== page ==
Story of the Parisian Subway
With 169 km of tunnels and 273 stations, the Parisian underground uses an enormous network of galleries, corridors and stairs. The subway has become an essential way of transportation for every Parisians in their daily life. It is a link beetween the districts of the capital and the Parisians.
At the end of the XIXth century, Paris had 2.5 million inhabitants for an area of 78 kmà² (32 043 inhabitants / kmà²). Thus, the necessity of a quick and efficient mean of transportation, to link the entire city became obvious and crucial.
From 1855 and onward, numerous projects, one after another, they imaged some even project, both aerial (above all the busy broadways) or underground, started taking shape.
In 1872, the « conseil général de la Seine » wanted to construct a steam railway composed of two perpendicular axis North/South and Est/West.
Nevertheless, this plan was never executed.
In 1875, linking by tunnels the five train stations in Paris to a central station located under the « Palais Royal » was considered. But it was yet an other project dropped, and Parisians were still talking about a subway 25 years later…
It was not until 1895, not long before the Universal Exhibition of 1900, that was considered to build a tunel system linking all existing stations.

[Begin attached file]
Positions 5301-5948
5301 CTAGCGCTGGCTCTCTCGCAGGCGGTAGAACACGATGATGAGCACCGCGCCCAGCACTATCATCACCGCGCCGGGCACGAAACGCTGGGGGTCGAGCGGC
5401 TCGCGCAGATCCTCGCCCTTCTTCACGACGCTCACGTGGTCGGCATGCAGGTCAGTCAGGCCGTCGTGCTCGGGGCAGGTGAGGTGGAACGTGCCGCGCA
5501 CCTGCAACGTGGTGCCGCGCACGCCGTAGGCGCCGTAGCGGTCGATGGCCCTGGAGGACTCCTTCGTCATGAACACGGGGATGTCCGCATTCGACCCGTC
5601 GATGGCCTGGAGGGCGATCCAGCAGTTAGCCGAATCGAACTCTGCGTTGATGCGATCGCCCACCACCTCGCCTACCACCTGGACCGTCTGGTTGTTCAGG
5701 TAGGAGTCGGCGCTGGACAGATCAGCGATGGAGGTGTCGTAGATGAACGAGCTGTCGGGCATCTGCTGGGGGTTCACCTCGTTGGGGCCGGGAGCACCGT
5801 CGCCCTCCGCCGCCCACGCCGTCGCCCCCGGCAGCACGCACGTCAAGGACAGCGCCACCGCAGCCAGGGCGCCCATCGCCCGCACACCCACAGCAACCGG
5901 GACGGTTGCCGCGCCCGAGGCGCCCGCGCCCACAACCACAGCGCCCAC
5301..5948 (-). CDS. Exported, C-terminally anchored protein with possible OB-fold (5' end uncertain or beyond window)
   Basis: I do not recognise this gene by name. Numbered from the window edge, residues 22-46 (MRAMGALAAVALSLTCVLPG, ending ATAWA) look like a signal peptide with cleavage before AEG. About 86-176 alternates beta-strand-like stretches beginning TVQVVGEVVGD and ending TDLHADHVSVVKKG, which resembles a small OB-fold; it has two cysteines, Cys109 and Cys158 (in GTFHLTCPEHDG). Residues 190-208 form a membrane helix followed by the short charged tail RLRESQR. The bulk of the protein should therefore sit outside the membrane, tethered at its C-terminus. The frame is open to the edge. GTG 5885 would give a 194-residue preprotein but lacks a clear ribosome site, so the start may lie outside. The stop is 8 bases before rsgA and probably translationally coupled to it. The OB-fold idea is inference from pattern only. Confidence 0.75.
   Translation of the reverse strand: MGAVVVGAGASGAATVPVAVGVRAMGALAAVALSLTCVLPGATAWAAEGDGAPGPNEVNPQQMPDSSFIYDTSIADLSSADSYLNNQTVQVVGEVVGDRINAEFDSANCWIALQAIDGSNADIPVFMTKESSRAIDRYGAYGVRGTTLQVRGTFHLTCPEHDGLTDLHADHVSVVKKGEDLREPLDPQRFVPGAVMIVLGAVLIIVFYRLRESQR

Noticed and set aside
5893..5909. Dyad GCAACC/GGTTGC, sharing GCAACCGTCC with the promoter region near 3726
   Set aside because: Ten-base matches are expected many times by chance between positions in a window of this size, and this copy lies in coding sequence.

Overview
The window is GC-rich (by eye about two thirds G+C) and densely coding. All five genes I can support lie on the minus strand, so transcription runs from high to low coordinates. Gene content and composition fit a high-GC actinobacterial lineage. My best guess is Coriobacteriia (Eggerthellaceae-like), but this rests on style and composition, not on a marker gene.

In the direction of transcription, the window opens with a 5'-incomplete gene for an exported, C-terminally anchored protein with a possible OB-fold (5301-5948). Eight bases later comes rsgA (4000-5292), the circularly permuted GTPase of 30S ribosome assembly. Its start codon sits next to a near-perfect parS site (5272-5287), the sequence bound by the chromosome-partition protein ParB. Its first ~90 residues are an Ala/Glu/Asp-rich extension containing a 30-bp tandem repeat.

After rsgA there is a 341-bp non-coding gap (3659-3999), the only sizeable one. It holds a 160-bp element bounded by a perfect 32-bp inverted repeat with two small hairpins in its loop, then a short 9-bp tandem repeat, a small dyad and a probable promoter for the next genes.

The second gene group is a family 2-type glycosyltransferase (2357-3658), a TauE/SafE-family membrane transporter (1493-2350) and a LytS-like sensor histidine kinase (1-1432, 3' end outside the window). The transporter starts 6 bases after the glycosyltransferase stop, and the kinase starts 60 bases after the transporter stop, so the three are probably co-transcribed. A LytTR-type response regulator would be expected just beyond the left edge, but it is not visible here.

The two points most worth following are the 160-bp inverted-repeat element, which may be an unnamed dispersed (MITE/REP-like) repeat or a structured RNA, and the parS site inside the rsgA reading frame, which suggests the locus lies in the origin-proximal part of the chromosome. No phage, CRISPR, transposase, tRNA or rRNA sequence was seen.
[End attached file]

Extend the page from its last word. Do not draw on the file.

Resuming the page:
The first line, Porte de Vincennes – Porte Maillot, was inaugurated in july 1900.
This almost straight line, with a length of 11 km, had 18 stations. The subway (« The Métropolitain »), was immediately an enormous success, becoming a busy line very quickly. Three months later, 17 million passengers were already using the subway. From this moment, some major work began in Paris to build the urban electric railway. 30 years were necessary to build the entire network, under the direction of Fulgence Bienvenà»e.
The majority of the Parisian Métropolitain was built before 1930,
just a few stations in the suburbs, like Saint Denis were added more recently.
The lines on viaducs represent 5% of the whole Metro, and are concentrated in the North and the South of the capital.
In a few areas, steep slopes couldn’t be avoided, in particular under « la butte de Montmartre », where the subway cross a former gypsum mine, through some tight tubes. But the majority of the Parisian network is only a few meters underground, or less than a meter under the parisian streets.
In certain places, the intersection of the lines required technical ingenuity. Thus, under « Place de l’Opéra », three lines are superimposed in the same point, drawing an enormous tangle of ways, stations and corridors.